Navas's value isn't lost on everyone. "He is to us what Diego Costa is to Atlético Madrid or Carlos Bacca to Sevilla, guys who score 20-plus goals a season," said Joaquín Caparrós, the 2013/2014 Levante manager, to Sid Lowe in the Guardian. "For me, he's the best goalkeeper in the world."
It seems strange that such a standout talent needs such a big shop window like the World Cup to attract potential suitors. One would think these clubs have already done their research. After all, it's not like Navas plays in the Costa Rican league — he can be seen competing against the best in Spain on a weekly basis.
Yet since the World Cup began, big rumors have started to swirl. Why? Because once again, Keylor went about his business of killing dreams.
What's that, Uruguay? You want to start off this World Cup with an easy win against a minnow nation from CONCACAF? Hah!
Oh hi, Andrea Pirlo and Mario Balotelli and the rest of Italy. You couldn't get past Navas either. Neither could England. Then, his coup de grâce so far: seven saves against Greece (including this one), plus a stop on Theofanis Gekas's spot kick to push Costa Rica into the last eight against the Dutch.
If you watch enough Navas saves, patterns and tendencies begin to emerge. Of course, the standout qualities are there, as they would be in any top-class goalkeeper: undeniable quickness, superb reaction time, the works. But digging deeper, watching closer, you begin to notice the kinds of saves Navas makes.
He makes an absolutely insane amount of double stops, of which the Messi variant covered above is probably most impressive. He slaps shots off their path with what should have been his fingernail were it not for the gloves. Some of his kick saves aren't even kick saves at all — they just graze the top of his foot, which happens to be perfectly positioned to get the job done.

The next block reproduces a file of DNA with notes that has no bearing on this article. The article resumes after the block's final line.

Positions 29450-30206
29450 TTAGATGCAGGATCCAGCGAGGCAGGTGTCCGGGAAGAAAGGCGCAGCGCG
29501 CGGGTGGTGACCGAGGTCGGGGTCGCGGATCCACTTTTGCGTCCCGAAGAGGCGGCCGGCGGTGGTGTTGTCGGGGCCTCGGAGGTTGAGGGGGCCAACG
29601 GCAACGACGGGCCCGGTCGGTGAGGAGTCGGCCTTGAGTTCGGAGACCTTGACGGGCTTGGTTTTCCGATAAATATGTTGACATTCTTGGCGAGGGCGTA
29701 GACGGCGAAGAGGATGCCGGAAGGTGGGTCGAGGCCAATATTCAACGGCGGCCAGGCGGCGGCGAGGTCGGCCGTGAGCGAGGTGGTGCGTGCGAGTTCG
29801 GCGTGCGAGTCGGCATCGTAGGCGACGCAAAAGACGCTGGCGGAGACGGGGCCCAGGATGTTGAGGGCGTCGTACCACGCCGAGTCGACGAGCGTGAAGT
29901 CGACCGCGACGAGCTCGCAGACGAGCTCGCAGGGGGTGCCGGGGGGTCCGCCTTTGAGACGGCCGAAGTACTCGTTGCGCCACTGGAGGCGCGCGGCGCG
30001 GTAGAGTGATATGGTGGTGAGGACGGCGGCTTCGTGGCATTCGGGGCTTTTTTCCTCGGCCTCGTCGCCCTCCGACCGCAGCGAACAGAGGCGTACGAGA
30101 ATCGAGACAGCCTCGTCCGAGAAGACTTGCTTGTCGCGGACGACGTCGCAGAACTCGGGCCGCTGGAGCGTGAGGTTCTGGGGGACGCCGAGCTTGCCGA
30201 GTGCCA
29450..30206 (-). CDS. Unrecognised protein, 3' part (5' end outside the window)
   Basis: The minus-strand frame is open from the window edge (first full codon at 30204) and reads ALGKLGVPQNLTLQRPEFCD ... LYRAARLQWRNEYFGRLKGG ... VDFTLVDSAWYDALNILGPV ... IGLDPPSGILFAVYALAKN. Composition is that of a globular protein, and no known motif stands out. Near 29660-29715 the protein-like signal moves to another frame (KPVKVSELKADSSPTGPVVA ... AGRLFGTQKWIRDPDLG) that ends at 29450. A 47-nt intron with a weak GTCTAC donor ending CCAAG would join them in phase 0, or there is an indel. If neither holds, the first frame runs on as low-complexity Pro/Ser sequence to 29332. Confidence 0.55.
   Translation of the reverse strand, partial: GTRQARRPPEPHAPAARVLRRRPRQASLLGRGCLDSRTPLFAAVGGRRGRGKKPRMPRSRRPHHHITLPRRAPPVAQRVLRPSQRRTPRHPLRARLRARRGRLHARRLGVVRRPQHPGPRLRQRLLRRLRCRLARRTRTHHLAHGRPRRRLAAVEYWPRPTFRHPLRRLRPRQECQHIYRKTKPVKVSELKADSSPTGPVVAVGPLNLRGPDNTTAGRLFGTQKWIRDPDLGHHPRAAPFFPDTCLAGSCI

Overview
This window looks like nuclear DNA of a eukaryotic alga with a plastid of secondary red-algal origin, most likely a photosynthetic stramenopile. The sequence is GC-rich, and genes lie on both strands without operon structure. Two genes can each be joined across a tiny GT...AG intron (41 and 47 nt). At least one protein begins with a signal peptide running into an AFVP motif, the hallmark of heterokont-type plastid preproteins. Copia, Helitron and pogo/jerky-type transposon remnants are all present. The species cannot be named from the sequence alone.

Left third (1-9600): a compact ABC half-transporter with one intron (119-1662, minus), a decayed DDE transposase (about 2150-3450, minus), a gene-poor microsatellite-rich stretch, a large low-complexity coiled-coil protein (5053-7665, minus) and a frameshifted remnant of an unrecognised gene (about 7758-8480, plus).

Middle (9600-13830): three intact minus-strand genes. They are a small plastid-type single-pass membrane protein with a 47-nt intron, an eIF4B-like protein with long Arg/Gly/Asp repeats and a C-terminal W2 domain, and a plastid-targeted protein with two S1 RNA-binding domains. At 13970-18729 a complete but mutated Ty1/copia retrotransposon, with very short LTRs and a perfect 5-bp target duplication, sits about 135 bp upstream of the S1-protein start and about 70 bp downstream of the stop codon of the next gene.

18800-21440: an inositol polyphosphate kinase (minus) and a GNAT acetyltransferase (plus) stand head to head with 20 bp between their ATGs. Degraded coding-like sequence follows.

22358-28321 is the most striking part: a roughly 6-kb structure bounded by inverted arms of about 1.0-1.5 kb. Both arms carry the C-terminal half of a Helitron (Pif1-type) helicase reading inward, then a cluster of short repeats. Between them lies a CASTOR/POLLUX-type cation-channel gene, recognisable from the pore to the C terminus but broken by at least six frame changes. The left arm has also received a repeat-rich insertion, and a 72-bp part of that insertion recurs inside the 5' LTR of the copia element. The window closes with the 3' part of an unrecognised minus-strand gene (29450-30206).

It would be easy to chalk all of that down to luck. But then you realize that the dude does this stuff every damn game. His saves are a triumph of locked-in concentration, the kind forged by a career away from the spotlight. Navas isn't as rangy as Manuel Neuer or as long-limbed as Thibault Courtois. He doesn't need to be. Those goalkeepers, and their teammates, can reasonably dream of winning whatever trophy they're in contention for. Meanwhile Navas is, to quote another dream-ruiner from fiction, "the fly in the ointment...monkey in the wrench...pain in the ass."
Whether or not he can continue to be that against the Netherlands could decide Saturday's quarterfinal. The Netherlands boast Robin van Persie, Wesley Sneijder, and Arjen Robben — players that have set this World Cup alight with their performances.
But Costa Rica have Navas, who has done the same. Whose semifinal dreams will be ruined?
Alexander Abnos is a journalist and senior editor at Howler Magazine. His work has appeared in Sports Illustrated, The Wall Street Journal, Pitchfork, and other publications. After taking part in the U.S. coverage bubble in the 2014 World Cup, he's now living the freelance/hostel/overnight bus life in Brazil the rest of the way. Follow him and his terrible jokes on Twitter @anabnos.